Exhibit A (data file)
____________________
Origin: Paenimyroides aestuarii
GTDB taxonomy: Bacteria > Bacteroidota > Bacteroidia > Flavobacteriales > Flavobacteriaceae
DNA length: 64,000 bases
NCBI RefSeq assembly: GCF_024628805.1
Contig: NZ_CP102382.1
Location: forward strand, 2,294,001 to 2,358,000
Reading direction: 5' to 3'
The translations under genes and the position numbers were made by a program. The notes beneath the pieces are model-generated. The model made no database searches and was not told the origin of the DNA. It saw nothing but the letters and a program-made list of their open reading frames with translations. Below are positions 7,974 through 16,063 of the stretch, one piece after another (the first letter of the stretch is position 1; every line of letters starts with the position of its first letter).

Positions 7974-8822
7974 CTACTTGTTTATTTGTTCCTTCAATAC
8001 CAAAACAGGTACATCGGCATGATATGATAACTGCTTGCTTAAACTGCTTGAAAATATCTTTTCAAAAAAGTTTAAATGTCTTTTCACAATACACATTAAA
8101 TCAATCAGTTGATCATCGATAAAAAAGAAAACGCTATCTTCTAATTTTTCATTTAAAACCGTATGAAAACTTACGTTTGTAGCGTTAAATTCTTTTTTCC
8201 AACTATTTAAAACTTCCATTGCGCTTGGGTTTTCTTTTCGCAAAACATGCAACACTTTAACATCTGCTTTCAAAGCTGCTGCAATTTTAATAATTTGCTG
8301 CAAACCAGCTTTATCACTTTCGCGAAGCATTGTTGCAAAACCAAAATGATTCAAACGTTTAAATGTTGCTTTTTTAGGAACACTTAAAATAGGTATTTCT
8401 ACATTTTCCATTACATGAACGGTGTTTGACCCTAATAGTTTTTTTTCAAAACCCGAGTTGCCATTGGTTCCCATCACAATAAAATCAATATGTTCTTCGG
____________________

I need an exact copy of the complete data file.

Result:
Origin: Paenimyroides aestuarii
GTDB taxonomy: Bacteria > Bacteroidota > Bacteroidia > Flavobacteriales > Flavobacteriaceae
DNA length: 64,000 bases
NCBI RefSeq assembly: GCF_024628805.1
Contig: NZ_CP102382.1
Location: forward strand, 2,294,001 to 2,358,000
Reading direction: 5' to 3'
The translations under genes and the position numbers were made by a program. The notes beneath the pieces are model-generated. The model made no database searches and was not told the origin of the DNA. It saw nothing but the letters and a program-made list of their open reading frames with translations. Below are positions 7,974 through 16,063 of the stretch, one piece after another (the first letter of the stretch is position 1; every line of letters starts with the position of its first letter).

Positions 7974-8822
7974 CTACTTGTTTATTTGTTCCTTCAATAC
8001 CAAAACAGGTACATCGGCATGATATGATAACTGCTTGCTTAAACTGCTTGAAAATATCTTTTCAAAAAAGTTTAAATGTCTTTTCACAATACACATTAAA
8101 TCAATCAGTTGATCATCGATAAAAAAGAAAACGCTATCTTCTAATTTTTCATTTAAAACCGTATGAAAACTTACGTTTGTAGCGTTAAATTCTTTTTTCC
8201 AACTATTTAAAACTTCCATTGCGCTTGGGTTTTCTTTTCGCAAAACATGCAACACTTTAACATCTGCTTTCAAAGCTGCTGCAATTTTAATAATTTGCTG
8301 CAAACCAGCTTTATCACTTTCGCGAAGCATTGTTGCAAAACCAAAATGATTCAAACGTTTAAATGTTGCTTTTTTAGGAACACTTAAAATAGGTATTTCT
8401 ACATTTTCCATTACATGAACGGTGTTTGACCCTAATAGTTTTTTTTCAAAACCCGAGTTGCCATTGGTTCCCATCACAATAAAATCAATATGTTCTTCGG